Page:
Generally, equity is the value of an asset less the amount of all liabilities on that asset. As an accounting equation, one can represent it as Assets – Liabilities = Equity.
Equity can have somewhat different meanings, depending on the context and the asset type. In finance, you can think of equity as one’s degree ownership in any asset after subtracting all debts associated with that asset. For example, a car or house with no outstanding debt is entirely the owner’s equity because he or she can readily sell the item for cash and pocket the resulting sum. Stocks are equity because they represent ownership in a firm, even though ownership of shares in a public company rarely come with accompanying liabilities.
One could determine a business’ equity by determining its value, including any owned land, buildings, capital goods, inventory and earnings, and deducting liabilities like debts and overhead.
Stockholders’ equity is synonymous with shareholders’ equity: It represents the equity stake held on the books by a firm’s investors and shareholders. Its calculation is a firm’s total assets minus its total liabilities or as share capital plus retained earnings minus treasury shares. The firm lists this result on its balance sheets. Many refer to this as the book value of a company.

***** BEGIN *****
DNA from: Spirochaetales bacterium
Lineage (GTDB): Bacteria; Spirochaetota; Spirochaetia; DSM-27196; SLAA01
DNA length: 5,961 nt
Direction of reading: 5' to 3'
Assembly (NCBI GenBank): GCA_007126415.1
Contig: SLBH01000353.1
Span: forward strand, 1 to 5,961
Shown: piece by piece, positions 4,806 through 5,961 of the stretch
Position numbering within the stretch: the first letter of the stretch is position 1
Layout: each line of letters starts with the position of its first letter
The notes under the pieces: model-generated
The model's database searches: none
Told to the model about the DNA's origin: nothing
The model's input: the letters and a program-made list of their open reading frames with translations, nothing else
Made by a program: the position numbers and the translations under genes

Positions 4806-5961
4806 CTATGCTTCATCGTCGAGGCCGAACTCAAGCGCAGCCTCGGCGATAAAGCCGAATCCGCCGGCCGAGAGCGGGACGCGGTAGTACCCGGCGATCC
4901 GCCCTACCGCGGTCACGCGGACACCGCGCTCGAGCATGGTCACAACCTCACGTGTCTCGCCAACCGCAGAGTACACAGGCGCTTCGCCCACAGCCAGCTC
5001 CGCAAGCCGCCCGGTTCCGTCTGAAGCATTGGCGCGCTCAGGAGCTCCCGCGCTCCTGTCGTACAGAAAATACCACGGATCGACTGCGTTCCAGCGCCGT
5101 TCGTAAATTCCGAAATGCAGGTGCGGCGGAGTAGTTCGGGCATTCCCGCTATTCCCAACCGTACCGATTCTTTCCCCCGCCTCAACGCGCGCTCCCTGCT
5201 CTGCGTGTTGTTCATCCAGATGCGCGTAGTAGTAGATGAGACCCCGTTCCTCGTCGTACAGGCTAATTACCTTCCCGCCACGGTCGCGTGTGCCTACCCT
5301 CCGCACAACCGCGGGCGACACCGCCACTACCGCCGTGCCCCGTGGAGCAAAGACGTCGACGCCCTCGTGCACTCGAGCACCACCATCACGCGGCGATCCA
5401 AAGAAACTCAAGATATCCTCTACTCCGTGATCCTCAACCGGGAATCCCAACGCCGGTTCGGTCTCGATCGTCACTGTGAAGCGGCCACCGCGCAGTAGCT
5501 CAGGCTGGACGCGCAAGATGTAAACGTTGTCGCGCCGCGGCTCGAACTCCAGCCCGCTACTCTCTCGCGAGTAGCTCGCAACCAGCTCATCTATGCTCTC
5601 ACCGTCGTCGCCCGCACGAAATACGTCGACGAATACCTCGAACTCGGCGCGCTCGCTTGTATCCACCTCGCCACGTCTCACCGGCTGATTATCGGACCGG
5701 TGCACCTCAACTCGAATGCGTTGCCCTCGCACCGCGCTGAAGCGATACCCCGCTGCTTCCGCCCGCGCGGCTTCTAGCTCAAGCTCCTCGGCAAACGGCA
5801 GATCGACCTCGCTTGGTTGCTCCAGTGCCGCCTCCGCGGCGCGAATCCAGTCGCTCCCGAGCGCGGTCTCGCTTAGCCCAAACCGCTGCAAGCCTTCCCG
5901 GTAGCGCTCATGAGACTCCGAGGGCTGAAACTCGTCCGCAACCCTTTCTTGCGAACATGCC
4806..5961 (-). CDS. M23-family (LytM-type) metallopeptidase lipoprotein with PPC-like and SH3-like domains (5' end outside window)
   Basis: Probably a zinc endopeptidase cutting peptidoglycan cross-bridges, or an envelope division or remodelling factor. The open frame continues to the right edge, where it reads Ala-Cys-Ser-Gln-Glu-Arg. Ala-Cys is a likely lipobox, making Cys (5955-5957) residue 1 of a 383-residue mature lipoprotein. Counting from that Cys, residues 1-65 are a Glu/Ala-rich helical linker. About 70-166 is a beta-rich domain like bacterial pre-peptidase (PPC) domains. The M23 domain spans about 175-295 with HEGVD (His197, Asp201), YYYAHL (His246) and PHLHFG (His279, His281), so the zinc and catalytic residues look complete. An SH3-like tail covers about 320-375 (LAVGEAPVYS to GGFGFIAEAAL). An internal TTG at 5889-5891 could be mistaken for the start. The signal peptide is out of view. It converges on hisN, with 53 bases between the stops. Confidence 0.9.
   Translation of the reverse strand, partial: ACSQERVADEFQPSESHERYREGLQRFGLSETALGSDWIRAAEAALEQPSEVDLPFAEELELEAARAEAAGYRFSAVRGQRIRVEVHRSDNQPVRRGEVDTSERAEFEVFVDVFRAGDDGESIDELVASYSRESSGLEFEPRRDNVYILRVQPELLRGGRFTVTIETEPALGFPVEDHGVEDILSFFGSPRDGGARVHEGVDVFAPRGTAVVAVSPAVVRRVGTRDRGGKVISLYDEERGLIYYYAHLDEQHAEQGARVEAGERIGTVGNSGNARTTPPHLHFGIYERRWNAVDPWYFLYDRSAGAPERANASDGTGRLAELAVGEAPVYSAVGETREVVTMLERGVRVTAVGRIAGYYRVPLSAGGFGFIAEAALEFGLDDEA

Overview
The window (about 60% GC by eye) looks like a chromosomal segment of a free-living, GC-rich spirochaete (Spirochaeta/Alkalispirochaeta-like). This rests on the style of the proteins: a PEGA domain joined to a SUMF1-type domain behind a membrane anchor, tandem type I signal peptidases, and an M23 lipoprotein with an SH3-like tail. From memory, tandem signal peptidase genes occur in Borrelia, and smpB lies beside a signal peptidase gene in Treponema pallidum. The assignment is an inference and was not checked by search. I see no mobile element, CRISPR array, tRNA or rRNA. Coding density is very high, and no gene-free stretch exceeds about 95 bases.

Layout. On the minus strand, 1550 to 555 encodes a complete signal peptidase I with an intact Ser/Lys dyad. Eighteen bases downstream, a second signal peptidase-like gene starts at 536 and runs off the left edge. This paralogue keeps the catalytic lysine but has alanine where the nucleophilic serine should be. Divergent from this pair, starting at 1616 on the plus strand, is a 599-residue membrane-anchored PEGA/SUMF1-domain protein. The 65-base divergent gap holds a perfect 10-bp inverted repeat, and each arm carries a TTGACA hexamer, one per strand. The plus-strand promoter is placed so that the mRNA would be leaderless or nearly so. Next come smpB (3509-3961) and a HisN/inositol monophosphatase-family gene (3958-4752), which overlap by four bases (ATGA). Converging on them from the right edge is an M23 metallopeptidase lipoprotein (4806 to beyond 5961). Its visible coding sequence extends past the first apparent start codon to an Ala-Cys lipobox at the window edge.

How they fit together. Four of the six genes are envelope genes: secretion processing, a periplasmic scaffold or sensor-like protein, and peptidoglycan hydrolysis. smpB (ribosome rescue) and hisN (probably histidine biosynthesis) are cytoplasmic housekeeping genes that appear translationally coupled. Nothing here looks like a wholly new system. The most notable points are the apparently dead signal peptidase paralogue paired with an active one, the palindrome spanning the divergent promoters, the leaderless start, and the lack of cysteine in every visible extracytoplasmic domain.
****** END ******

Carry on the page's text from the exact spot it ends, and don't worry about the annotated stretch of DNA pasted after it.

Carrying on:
Private equity is the opposite of shareholders’ equity. It involves funding that is not noted on a public exchange. Private equity comes from funds and investors that directly invest in private companies or that engage in leveraged buyouts (LBOs) of public companies.
Equity Begins at Home
Home equity is roughly comparable to home ownership: The amount of equity one has in his or her residence represents how much of the home he or she owns outright. Equity on a property or home stems from payments made against a mortgage, including a down payment, and from increases in property value.
When determining an asset’s in calculating equity, particularly for larger corporations, it is important to note these assets may include both tangible assets, like property, and intangible assets, like the company’s reputation and brand identity. Through years of advertising and development of a customer base, a company’s brand can come to have an inherent value. Some call this value “brand equity,” which measures the value of a brand relative to a generic or store-brand version of a product.